Even when their eyes are in the dark, octopuses can “see” light with their arms, according to a recent study by researchers at the Ruppin Academic Center in Israel. After detecting the light, the octopus will pull its arms in, close to its body.
In general, the cephalopod’s sense of where its body is in space is quite poor, so this complex instinctive behavior may act to protect the arms from undetected predators nearby, which may mistake the tips of the octopus’s arms as fish or worms.
That octopus arms react to light has long been known. Its skin is covered in chromatophores, pigment-filled organs that change color when light falls upon them. They are behind the octopus’s color-changing camouflage ability.
Researchers Tal Shomrat and Nir Nesher were studying these chromatophores when they noticed something unusual.
“We were using a very strong flashlight and when we illuminated the tip of the arm, it would always pull away. It was very surprising,” said Shomrat. “We shifted our experiment to explore this behavior after we found out that nobody had described it before.”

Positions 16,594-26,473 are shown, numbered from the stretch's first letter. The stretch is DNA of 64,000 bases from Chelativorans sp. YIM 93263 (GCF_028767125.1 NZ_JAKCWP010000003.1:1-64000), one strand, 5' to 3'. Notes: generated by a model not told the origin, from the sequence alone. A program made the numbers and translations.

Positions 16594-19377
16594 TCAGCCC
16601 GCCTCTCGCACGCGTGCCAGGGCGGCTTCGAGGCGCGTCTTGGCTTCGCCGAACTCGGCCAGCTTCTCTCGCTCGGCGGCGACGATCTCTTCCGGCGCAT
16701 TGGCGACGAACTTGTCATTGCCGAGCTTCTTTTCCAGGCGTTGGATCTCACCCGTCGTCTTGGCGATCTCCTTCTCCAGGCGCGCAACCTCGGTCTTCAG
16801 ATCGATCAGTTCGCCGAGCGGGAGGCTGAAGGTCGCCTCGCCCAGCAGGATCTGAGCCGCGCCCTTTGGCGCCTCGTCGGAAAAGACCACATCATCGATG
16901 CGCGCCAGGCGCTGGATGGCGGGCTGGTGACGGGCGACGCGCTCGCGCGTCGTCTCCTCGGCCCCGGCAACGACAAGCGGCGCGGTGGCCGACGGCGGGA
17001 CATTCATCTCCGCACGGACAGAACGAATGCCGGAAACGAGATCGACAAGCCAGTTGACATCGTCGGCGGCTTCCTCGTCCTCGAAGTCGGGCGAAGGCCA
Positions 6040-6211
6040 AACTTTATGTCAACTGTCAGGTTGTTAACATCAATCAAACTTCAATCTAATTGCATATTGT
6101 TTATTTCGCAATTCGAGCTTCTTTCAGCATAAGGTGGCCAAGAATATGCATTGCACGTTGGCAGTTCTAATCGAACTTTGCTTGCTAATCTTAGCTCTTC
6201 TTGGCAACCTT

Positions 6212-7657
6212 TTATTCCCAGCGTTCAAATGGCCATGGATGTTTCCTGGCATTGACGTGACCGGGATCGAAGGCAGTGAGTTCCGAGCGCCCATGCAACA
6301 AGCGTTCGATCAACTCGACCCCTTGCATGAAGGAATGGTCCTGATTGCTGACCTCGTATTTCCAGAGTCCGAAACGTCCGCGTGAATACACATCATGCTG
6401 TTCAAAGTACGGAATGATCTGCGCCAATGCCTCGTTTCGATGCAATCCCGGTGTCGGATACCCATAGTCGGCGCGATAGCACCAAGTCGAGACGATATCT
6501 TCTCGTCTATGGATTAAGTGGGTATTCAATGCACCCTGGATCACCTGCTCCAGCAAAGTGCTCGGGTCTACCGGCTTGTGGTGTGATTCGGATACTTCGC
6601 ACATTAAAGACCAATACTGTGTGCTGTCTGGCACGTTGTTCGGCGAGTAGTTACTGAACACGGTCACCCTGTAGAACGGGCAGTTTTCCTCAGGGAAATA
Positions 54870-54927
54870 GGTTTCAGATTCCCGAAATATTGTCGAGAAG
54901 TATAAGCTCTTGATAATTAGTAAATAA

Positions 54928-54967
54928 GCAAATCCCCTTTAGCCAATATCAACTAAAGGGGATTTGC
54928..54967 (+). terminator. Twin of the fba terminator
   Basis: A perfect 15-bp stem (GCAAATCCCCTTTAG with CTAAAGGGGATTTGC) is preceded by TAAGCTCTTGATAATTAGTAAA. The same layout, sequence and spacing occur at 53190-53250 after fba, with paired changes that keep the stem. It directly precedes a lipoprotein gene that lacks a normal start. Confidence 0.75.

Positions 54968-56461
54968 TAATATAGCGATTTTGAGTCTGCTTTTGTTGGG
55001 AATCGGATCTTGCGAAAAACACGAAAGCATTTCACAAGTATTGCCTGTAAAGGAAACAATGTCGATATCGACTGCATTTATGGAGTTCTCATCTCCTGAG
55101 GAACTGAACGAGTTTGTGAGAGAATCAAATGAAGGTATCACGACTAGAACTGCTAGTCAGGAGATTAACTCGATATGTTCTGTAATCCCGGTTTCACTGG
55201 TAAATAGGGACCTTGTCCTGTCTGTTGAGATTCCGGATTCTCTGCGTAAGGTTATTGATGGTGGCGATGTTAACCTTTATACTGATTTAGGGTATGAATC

In their new experiment, they placed an octopus in a black tarp-covered tank. While the octopus was in the dark, it was trained to reach an arm through a small opening above to get some pieces of fish. As it was blindly feeling around for the morsels, the scientists randomly shined a bright light on its arm. They found that the octopus would pull its arm away 84 percent of the time, which suggested that through its arm, it was able to sense and react to light, even when it could not see the light with its eyes.
“We often feel the heat from intense light, but for the octopus, this is not the case,” Neshir said. “In our experiments, we checked for changes in temperature and there were not any. The effect is from pure light.”
Further experimentation revealed that the tip of the octopus’s arm was the most sensitive to light. In addition, they found that while the chromatophores in a sleeping octopus reacted to light, the octopus did not pull its arms away. The same was true when muscles at the base of the octopus’s arms were disabled.
The findings of the study, which was published in the Journal of Experimental Biology, suggest that the octopus’s arm senses the light and sends a message to the brain through the nerves in its muscles. Then the brain tells the octopus to move its arm. This sequence was confirmed, when light was shone on a piece of fish, which the octopus avoided initially, before finally deciding to grab the fish anyway, overriding its instincts.
Eduardo Sampaio, an octopus behavior researcher at the University of Lisbon in Portugal, who was not involved in the study, said, “The fact that this behavior is not a reflex, but instead controlled by higher-level cognition in the brain is fascinating.”